As writers and editors here at A&U, we know that language matters. Language is a matter of life and death. It is necessary to represent all individuals impacted by HIV/AIDS, including gay and bi men, MSM, and sex workers, among others—not render them invisible, under-counted or otherwise marginalized in public policy. Below please find a press release from a coalition of organizations and stakeholders dedicated to providing clear and vital representation of our community and calling for the U.N. to do the same.
If you are interested in find out more, contact the individuals at the end of the press release.
Civil Society Groups Demand a Coalition of Governments Speak Out and Fight for Game Changing Language in UN AIDS Declaration
For Immediate Release: June 6 2016
(New York) At a make-or-break moment in negotiations over a United Nations Political Declaration, set for adoption during the High Level Meeting on HIV starting June 8 in New York, a coalition of advocacy organizations from around the world have called on governments of the United States, Brazil, Argentina, Colombia, South Africa, United Kingdom, Ireland, Australia, Netherlands (and other members of the European Union), to intervene by fighting for the inclusion of critical language regarding the needs of marginalized and criminalized people around the world.
According to the activists, the latest version of the document has been unacceptably weakened as a result of obstruction by Russia, Iran, Indonesia and a group of Gulf States–UN members who routinely deny access to quality HIV prevention and treatment services and who violate the human rights of men who have sex with men, people who use drugs, transgender people, sex workers and other criminalized and marginalized groups. The declaration has been stripped of commitments to eliminate discrimination, remove punitive laws, and address other barriers to HIV prevention and treatment for these groups.
“After 35 years of the AIDS epidemic, it is reprehensible that some governments would still rather criminalize communities and obstruct access to evidence based HIV services than work together to end this epidemic,” said George Ayala of the Global Forum on MSM & HIV. “We are demanding leaders that oppose this deadly approach to take a stand today, by requesting the Co-Chairs of the High Level Meeting to open the draft Declaration today for further negotiation. We believe evidence and human rights will carry the day—but only if politicians are willing to work, and to speak out for what is right.”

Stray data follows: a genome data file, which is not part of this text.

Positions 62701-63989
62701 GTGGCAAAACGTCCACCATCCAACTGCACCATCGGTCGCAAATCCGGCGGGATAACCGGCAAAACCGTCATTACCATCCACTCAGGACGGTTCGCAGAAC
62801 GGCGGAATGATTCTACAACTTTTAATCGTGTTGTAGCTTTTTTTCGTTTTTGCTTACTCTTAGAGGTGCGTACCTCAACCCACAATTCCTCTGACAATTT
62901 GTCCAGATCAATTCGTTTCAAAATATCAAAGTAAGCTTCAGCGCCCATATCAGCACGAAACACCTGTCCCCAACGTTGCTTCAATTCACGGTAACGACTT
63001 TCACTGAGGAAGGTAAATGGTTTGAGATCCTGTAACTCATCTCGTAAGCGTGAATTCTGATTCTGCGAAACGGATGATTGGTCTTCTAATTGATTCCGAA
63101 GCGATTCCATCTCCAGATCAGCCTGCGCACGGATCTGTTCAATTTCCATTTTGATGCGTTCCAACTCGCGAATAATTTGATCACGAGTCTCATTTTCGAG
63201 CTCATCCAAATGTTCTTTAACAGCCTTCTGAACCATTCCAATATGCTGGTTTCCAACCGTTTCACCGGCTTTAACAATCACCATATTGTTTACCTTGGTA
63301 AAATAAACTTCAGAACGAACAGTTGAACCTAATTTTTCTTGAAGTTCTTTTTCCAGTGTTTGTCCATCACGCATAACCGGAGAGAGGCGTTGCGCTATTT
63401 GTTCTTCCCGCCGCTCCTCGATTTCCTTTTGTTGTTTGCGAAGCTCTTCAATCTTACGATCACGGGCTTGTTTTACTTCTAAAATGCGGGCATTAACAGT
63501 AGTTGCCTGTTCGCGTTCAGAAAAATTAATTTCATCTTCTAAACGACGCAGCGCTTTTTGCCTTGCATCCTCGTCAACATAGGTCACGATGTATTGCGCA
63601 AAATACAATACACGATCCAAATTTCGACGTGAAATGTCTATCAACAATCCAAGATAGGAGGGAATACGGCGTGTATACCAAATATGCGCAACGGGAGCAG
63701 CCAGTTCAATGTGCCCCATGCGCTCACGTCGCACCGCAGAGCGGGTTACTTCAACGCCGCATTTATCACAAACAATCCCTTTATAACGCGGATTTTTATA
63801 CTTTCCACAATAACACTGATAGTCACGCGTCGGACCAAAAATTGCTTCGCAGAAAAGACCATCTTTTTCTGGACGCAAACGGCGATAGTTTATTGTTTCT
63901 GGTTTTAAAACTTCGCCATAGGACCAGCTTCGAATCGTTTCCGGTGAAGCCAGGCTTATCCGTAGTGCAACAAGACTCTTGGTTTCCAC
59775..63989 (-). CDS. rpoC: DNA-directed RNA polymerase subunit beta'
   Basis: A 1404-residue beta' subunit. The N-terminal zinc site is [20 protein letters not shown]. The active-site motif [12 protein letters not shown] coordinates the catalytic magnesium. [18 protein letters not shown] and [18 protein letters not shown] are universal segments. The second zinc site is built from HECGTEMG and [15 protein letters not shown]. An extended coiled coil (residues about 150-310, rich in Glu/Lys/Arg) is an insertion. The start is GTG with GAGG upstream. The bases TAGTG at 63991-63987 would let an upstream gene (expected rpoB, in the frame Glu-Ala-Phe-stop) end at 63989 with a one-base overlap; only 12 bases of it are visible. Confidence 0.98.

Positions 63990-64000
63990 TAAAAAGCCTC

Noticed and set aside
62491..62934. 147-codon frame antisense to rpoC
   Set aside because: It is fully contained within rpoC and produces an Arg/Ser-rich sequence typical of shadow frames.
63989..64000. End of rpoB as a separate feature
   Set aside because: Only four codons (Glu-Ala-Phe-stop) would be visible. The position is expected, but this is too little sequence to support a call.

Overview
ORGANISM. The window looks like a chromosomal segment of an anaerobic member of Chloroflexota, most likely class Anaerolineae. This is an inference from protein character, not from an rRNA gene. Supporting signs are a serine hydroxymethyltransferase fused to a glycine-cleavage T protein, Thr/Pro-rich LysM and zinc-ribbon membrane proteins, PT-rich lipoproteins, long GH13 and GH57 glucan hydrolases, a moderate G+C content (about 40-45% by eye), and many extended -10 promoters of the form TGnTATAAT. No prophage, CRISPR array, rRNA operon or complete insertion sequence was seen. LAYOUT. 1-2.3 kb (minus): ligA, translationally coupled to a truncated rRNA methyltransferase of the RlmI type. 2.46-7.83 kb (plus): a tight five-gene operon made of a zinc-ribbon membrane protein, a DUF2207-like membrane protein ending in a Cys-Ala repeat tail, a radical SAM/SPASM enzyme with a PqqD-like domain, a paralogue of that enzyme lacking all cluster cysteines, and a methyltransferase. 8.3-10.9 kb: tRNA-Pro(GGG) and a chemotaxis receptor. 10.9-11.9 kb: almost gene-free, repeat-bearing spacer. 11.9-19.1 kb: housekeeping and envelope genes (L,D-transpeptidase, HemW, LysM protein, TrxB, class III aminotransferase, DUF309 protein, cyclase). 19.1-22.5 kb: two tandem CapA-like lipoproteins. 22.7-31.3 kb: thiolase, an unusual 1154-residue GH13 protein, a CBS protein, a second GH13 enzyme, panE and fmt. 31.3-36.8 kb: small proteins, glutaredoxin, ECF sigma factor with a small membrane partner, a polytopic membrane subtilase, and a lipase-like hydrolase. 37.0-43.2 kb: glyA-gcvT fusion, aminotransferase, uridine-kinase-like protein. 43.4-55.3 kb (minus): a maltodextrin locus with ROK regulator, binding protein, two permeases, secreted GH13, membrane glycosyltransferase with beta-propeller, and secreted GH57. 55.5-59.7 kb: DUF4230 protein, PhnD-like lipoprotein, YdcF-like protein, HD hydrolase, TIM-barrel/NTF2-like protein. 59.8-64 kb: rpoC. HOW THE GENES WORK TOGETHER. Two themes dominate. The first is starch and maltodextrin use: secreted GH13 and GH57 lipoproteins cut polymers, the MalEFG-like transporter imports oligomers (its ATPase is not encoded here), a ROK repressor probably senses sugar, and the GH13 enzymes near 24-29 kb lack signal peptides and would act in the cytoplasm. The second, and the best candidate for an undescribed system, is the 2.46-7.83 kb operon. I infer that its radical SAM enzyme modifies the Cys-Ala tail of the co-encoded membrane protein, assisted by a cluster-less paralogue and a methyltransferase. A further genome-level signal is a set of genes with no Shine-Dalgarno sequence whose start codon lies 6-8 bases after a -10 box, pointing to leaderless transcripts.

The current version of the political declaration includes important new ambitious commitments such as delivering treatment to 30 million people by the year 2020, as well as bold new commitments by all member states to accelerate HIV prevention, treatment, realize human rights and address gender-based violence. These areas of progress make the regressive action by some politicians in excluding realization of the rights of gay men and other criminalized populations all the more stark and unacceptable, according to the activists.
“Without commitments on advancing the response among marginalized and criminalized groups, the very goal of the declaration—to guide the world in ending AIDS as a global epidemic by 2030—will not be achieved,” said Asia Russell of Health GAP (Global Access Project). “We have no time for governments who are playing politics while people are dying,”
For more information please contact:
Health GAP (Global Access Project) l Global Forum on MSM & HIV l International Women’s Health Coalition l Housing Works l Pangea Global AIDS Foundation l AVAC